Weightlifting increases your capacity to perform physical work, improves bone density and promotes lean body mass. It also increases the strength of your muscles, tendons and connective tissue. Before commencing weight training, it is, however, important to know about the dangers of lifting weights.
Common dangers of lifting weights
The most common dangers of lifting weights are muscle injuries, which may include:
- Muscle strains and pulls
- Muscle tears
Your back (especially the lumbar region), arms and wrists are most likely to be affected by these risks.
Lifting excessive weight puts significant stress onto your back. If this stress gets too much for your back muscles to bear, herniated disks, pinched nerves and other potentially serious spinal injuries could occur.
Attempting to lift very heavy weights could also result in the excessive pressure on your abdominal cavity causing tears or ruptures within. Depending on the injury’s severity, you may require surgery.
Lifting weights that are too heavy can lead to muscle fatigue. This could cause you to drop weights or lose your balance. Resulting injuries may affect your shoulders, elbows, wrists and fingers, as well as your ankles, knees and hips.
Significantly increasing your blood pressure, lifting excessively heavy weights could cause enlargement and/or tearing of your aorta. It may also cause an undiagnosed aortic aneurysm to rupture.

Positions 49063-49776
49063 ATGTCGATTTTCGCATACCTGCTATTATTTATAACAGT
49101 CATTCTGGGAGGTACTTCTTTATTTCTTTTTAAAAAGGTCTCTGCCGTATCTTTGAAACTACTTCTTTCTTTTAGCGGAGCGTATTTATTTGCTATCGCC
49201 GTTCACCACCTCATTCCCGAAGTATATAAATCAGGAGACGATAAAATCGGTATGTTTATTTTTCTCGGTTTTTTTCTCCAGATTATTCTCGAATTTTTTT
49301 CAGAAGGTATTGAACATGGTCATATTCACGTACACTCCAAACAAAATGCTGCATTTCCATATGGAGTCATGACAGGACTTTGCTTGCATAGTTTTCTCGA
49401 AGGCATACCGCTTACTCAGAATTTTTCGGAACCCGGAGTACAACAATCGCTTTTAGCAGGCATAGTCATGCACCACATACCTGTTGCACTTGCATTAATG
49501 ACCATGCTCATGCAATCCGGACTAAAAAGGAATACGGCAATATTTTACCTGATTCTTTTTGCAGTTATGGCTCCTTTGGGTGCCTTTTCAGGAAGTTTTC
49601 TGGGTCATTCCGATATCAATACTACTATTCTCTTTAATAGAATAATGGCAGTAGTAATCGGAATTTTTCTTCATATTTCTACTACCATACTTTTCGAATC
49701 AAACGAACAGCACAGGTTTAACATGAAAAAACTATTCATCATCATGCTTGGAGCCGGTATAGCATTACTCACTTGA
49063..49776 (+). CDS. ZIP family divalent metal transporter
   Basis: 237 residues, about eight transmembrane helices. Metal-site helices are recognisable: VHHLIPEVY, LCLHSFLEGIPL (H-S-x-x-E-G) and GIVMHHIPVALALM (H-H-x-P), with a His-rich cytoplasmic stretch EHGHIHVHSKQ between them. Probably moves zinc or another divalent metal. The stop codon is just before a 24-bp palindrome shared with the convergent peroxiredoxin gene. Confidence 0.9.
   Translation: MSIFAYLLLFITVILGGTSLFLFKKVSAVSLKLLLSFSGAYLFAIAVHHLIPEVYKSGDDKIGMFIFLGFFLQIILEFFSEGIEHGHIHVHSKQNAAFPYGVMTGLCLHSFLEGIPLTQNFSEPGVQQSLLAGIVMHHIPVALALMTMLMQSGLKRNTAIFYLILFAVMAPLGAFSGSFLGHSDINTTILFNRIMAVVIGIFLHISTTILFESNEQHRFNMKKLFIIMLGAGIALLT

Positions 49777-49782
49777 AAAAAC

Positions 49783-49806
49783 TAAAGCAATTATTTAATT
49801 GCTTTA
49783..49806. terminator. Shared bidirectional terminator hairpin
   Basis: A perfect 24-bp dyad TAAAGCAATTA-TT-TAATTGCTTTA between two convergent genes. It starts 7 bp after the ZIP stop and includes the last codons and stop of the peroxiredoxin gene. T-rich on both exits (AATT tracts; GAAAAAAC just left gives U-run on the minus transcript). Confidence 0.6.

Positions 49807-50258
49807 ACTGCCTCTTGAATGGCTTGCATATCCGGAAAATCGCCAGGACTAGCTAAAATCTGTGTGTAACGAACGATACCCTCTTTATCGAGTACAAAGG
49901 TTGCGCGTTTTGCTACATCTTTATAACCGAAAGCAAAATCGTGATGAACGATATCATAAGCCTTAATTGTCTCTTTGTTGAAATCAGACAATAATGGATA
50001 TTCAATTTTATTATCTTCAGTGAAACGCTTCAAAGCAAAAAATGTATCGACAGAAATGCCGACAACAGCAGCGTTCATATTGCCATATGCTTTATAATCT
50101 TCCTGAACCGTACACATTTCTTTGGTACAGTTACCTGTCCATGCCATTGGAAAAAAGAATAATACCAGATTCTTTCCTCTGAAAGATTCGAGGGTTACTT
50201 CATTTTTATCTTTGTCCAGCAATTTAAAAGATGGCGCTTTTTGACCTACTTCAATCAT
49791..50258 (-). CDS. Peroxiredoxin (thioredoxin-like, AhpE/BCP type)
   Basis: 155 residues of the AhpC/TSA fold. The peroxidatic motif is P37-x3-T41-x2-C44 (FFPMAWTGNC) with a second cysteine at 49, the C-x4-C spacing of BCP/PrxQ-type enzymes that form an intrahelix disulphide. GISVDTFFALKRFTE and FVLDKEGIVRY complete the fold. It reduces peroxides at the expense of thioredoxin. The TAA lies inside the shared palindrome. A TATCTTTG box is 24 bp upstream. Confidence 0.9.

Gym owners’ duty of care
Gym owners have a duty of care that legally requires them to ensure that you are properly trained and supervised in the use of weights and other gym equipment. If you sustain a weight lifting injury through no fault of your own (if you were not stopped from lifting excessively heavy weights for your current level of experience/form, for example), they could be held liable for your injury at the gym.
Lifting at work
Lifting heavy weights at work could also cause these injuries. Your employer has a legal responsibility (duty of care) to prevent lifting accidents at work by ensuring you are:
- Properly trained in correct manual handling procedures
- Provided with suitable lifting equipment as and when necessary
If you sustained an injury in a manual handling accident because your employer was in breach of his duty to protect you, you may be eligible for work injury compensation.
Accident Advice Helpline
Give us a call from a UK landline on 0800 689 0500 or from a mobile on 0333 500 0993 now to learn more about claiming for compensation.
Date Published: February 6, 2017
Author: Accident Advice